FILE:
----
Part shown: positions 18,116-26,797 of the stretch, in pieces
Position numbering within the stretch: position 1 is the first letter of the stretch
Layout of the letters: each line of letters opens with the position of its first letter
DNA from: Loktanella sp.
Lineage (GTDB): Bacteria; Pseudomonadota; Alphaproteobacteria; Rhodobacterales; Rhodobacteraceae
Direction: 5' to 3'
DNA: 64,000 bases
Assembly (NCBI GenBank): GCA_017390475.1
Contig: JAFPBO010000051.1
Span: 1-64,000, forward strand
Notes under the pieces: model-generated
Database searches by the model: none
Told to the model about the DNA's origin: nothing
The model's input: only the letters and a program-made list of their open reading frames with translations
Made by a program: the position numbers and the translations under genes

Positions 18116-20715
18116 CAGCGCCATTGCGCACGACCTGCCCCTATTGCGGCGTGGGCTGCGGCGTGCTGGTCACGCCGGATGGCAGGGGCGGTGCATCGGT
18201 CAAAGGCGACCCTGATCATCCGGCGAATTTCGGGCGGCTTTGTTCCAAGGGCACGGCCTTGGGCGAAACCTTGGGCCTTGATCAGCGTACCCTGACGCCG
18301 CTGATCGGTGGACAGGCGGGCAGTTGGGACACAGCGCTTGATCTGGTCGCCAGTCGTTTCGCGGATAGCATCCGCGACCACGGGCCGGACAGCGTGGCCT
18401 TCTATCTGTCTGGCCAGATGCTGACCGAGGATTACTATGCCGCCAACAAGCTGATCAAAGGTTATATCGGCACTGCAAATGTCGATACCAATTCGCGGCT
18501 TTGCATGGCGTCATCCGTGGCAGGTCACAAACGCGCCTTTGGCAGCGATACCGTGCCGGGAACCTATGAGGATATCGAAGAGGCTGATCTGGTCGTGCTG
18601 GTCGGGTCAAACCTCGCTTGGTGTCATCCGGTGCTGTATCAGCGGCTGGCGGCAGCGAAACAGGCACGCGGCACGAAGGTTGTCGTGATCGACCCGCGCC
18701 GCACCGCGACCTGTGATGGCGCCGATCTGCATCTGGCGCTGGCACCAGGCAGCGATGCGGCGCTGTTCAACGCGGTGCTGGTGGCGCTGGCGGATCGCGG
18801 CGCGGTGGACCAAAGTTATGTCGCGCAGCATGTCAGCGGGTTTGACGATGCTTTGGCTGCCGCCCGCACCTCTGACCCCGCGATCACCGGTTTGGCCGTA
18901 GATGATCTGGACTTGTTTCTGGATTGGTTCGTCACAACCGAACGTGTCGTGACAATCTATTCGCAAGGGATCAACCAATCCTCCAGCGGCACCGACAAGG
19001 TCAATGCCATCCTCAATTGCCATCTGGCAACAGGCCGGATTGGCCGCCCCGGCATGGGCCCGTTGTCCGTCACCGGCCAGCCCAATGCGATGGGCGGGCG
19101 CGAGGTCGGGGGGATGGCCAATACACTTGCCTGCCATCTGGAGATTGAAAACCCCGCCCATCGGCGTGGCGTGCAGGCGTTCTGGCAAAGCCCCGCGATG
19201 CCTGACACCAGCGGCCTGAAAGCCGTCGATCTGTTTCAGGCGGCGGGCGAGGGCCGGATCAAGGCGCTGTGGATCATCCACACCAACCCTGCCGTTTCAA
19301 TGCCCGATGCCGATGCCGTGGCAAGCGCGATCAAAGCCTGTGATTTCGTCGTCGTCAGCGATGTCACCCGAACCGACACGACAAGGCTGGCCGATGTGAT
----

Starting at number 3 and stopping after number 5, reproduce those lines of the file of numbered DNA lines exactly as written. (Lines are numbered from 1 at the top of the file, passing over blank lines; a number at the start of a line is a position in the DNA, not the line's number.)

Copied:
Layout of the letters: each line of letters opens with the position of its first letter
DNA from: Loktanella sp.
Lineage (GTDB): Bacteria; Pseudomonadota; Alphaproteobacteria; Rhodobacterales; Rhodobacteraceae